U.S., India have “close cooperation” on LAC action by China: Kenneth Juster

U.S., India have “close cooperation” on LAC action by China: Kenneth Juster

It’s for Indian govt. to give details of the nature of military cooperation, says American envoy

The U.S. has cooperated with India to counter ‘aggressive’ Chinese actions at the Line of Actual Control, confirmed its Ambassador Kenneth Juster, saying it was for the Indian government to give details of the nature of military cooperation during the ongoing eight-month standoff between the Indian Army and the People’s Liberation Army.

“Our close coordination has been important as India confronts, perhaps on a sustained basis, aggressive Chinese activity on its border,” said Mr. Juster in a farewell address at the end of his tenure in Delhi to an audience including diplomats and journalists, at an event organised by thinktank ORF.

Mr. Juster said the government of India would decide whether to release the details of the cooperation. While this is the first time an official is confirming the cooperation over the standoff, The Hindu had reported earlier that over the past few months, America has assisted India with geospatial data, satellite maps and emergency procurement of extreme weather clothing. Officially, India has maintained that it is resolving the situation with China “bilaterally and diplomatically”.

The U.S. Ambassador refused to comment on a specific question on whether the U.S. had alerted India to China amassing troops along the border earlier this year, when the PLA is believed to have transgressed over the LAC and claimed Indian territory.

“I appreciate the question and the interest in the internal discussions on China, but it’s not really something I’m at liberty to get into here. If the government of India wants to comment on that, that’s for the government of India. Suffice it to say that we have cooperated,” Mr. Juster said.

In an hour-long talk entitled “Ambition and Achievement in the U.S.-India Partnership” detailing developments in the bilateral relationship from 2017, Mr. Juster said “no bilateral relationship in the world is as broad, complex and rich in substance as that of the United States and India”. He said bilateral defence and strategic cooperation had been particularly focussed on the Indo-Pacific region during the Trump administration, where the U.S. military renamed its Pacific command Indo-Pacific Command (INDOPACOM) and the Ministry of External Affairs established a new Indo-Pacific Division.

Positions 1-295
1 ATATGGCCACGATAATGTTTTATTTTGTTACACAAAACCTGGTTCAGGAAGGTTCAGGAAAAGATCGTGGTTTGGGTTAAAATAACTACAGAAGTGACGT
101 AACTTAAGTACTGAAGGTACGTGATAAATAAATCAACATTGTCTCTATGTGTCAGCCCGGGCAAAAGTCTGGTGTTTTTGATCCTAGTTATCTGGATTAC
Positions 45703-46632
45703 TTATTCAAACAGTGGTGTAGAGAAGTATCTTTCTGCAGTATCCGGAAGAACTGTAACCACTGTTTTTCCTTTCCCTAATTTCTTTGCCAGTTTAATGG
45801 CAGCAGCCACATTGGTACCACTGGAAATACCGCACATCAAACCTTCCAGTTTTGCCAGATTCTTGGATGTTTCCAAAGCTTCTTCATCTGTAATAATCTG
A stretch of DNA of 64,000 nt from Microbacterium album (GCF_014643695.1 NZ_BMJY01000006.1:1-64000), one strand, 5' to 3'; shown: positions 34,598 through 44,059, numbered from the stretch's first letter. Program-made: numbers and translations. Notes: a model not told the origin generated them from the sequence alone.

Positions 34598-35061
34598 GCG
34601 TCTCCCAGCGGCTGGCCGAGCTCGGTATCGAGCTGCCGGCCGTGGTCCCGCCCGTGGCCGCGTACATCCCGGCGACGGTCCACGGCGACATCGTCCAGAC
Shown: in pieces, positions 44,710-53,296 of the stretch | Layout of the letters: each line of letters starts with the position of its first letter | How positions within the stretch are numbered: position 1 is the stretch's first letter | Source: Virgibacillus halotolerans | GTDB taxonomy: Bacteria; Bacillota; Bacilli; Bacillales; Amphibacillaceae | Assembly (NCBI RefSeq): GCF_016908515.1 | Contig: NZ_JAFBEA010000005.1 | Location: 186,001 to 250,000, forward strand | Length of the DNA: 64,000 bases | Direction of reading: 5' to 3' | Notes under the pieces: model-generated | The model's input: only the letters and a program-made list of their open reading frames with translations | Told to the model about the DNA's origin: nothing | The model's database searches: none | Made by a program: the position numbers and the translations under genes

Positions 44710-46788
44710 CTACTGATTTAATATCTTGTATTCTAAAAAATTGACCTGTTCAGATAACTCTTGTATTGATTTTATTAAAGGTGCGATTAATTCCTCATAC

“We both share a vision of the Indo-Pacific region that provides opportunities for all countries to grow and prosper, but also wants to avoid incursions of any type, intimidations, predatory financing and when there is a situation that is indicative along those lines, we’ve cooperated to try to resist that,” he said, in a veiled reference to Chinese actions at the LAC, the South China Sea and debt from Belt and Road Initiative projects.

While he declined to comment on whether the U.S. would proceed with CAATSA sanctions against India for its purchase of the Russian S-400 missile systems, the U.S. Ambassador said India should consider the impact of such purchases that constrain “technology transfers” and other defence cooperation between India and the U.S.

Mr. Juster reserved his sharpest comments for the failure of India and the U.S. to conclude even “a small trade package” despite efforts by the US Trade Representative and the Indian Commerce Minister. Criticising the Modi government for “growing restrictions in India on market access for certain U.S. goods and services, increasing tariffs, new limitations on the free flow of data, and a less-than-predictable regulatory environment for investors,” Mr. Juster raised questions over whether the government’s “Aatmanirbhar” or “Self-Reliance policy” would lead to higher tariffs, and restrict India’s access to global supply chains.

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